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Hemp Pesarottu (Mung Bean Pancakes)

In Uncategorized on 29 September 2020 at 8:24 pm

Six months of staying home is the only explanation I can offer for why a bag of hemp protein powder appeared in my grocery list and thence to my pantry. As I searched for ways to use this mystery powder all recipes seemed to require more ingredients and processes than I was willing to get into without any assurance that the result would be appealing enough to compare favorably to simply eating the powder and separately having the muffin or brownie or shake in its sans-hemp form.

hemp protein powder
(photo from nuts.com)

Beets Kura with mung and coconut

In Recipes on 28 August 2020 at 9:19 pm

Many a roommate of mine has told me after eating beets kura, “I have never liked beets … until today!”  There is something about the sharp combination of ginger and green chili along with the reassuring accompaniment of cumin and mustard seed that complement the plump and juicy beet.  The trio of dals – chana, urad and soaked mung, provide the reliable comfort while the coconut brings it all together.   Honestly, it is like a symphony playing on your taste buds.   The rice, if you will allow me to extend the metaphor, helps keep time so that it does not all play at once.  Or perhaps it is the air that allows the harmonious sound to reach you.

Ingredients for making beets Kura: Beets, shredded coconut, ginger, green pepper, oil, chana dal, mung dal, mustard seed, cumin seed, salt. Not pictured: karivepaku (curry leaves) and urad dal.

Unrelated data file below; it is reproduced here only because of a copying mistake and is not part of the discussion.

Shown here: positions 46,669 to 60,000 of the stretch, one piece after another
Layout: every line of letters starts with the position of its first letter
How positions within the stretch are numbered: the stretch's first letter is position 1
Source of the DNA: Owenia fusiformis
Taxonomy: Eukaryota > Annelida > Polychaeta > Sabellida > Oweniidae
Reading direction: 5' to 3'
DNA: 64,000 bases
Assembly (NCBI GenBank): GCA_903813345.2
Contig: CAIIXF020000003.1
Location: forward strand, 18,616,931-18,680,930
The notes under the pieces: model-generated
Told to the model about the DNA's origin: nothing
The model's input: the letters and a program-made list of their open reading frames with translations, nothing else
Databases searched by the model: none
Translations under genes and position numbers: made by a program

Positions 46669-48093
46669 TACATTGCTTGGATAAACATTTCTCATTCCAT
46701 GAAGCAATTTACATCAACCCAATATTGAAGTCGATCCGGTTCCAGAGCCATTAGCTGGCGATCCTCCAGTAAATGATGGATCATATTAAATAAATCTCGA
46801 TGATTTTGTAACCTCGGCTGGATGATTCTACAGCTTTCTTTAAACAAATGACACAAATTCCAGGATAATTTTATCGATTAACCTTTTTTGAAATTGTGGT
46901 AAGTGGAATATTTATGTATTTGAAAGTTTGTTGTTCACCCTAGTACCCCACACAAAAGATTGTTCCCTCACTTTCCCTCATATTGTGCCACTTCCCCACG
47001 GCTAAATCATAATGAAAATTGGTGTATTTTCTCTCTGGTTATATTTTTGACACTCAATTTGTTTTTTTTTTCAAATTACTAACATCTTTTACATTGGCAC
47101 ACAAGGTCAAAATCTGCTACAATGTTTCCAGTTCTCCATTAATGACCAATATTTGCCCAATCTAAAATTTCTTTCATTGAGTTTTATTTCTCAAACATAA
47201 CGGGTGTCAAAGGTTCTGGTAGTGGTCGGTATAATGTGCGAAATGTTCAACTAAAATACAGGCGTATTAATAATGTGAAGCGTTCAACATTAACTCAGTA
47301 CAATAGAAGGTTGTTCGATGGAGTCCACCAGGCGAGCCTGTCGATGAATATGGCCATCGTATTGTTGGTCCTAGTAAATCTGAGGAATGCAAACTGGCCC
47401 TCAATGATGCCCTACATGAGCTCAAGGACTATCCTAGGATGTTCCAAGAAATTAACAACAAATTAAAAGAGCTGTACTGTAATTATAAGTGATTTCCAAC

Trails to the Past

In Field Notes on 24 April 2020 at 8:00 pm

More on the theme of learning at home … as homeschoolers we liked to say, “but we are never at home. The whole world is our learning environment.”  Honestly quarantine would have been harder for us as homeschoolers than it is now that our (not so) little one is a school-goer.

Living through a pandemic that can be seen from space, we know these times are historic.  What times are not?

“Trails to the Past” originally appeared in Teacher Plus Magazine, October 2013. 

The ordinary apparatus of historiography is most at ease when made to operate on those larger phenomena that visibly stick out of the debris of the past. A critical historiography can make up for this lacuna by bending closer to the ground in order to pick up the traces. – Ranajit Guha1

On the ground in Pondur, picking off layers like puzzle pieces.

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